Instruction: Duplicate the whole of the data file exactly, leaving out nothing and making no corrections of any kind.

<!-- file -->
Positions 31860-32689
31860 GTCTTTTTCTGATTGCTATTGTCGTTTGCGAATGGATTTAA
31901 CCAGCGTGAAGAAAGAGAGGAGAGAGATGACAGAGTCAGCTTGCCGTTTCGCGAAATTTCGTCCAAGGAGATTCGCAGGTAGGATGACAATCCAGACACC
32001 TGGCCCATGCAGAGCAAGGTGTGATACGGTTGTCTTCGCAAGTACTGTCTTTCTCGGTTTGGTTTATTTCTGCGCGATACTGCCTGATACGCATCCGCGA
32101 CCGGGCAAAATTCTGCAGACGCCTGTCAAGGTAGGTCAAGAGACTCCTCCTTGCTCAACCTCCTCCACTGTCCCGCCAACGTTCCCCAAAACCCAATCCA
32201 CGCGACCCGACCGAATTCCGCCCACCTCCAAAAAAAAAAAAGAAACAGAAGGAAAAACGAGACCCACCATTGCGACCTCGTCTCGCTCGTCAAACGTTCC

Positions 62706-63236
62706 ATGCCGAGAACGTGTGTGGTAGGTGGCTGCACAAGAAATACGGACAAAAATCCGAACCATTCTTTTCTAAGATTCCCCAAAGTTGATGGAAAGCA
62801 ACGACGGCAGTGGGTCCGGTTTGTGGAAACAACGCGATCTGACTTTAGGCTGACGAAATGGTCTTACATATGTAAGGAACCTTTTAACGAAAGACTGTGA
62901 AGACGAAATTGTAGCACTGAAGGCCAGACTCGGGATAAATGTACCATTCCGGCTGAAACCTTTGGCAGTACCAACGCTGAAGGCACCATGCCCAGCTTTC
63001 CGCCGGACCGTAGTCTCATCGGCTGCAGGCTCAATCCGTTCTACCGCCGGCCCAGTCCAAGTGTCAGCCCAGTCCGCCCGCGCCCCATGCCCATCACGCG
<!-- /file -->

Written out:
Positions 31860-32689
31860 GTCTTTTTCTGATTGCTATTGTCGTTTGCGAATGGATTTAA
31901 CCAGCGTGAAGAAAGAGAGGAGAGAGATGACAGAGTCAGCTTGCCGTTTCGCGAAATTTCGTCCAAGGAGATTCGCAGGTAGGATGACAATCCAGACACC
32001 TGGCCCATGCAGAGCAAGGTGTGATACGGTTGTCTTCGCAAGTACTGTCTTTCTCGGTTTGGTTTATTTCTGCGCGATACTGCCTGATACGCATCCGCGA
32101 CCGGGCAAAATTCTGCAGACGCCTGTCAAGGTAGGTCAAGAGACTCCTCCTTGCTCAACCTCCTCCACTGTCCCGCCAACGTTCCCCAAAACCCAATCCA
32201 CGCGACCCGACCGAATTCCGCCCACCTCCAAAAAAAAAAAAGAAACAGAAGGAAAAACGAGACCCACCATTGCGACCTCGTCTCGCTCGTCAAACGTTCC

Positions 62706-63236
62706 ATGCCGAGAACGTGTGTGGTAGGTGGCTGCACAAGAAATACGGACAAAAATCCGAACCATTCTTTTCTAAGATTCCCCAAAGTTGATGGAAAGCA
62801 ACGACGGCAGTGGGTCCGGTTTGTGGAAACAACGCGATCTGACTTTAGGCTGACGAAATGGTCTTACATATGTAAGGAACCTTTTAACGAAAGACTGTGA
62901 AGACGAAATTGTAGCACTGAAGGCCAGACTCGGGATAAATGTACCATTCCGGCTGAAACCTTTGGCAGTACCAACGCTGAAGGCACCATGCCCAGCTTTC
63001 CGCCGGACCGTAGTCTCATCGGCTGCAGGCTCAATCCGTTCTACCGCCGGCCCAGTCCAAGTGTCAGCCCAGTCCGCCCGCGCCCCATGCCCATCACGCG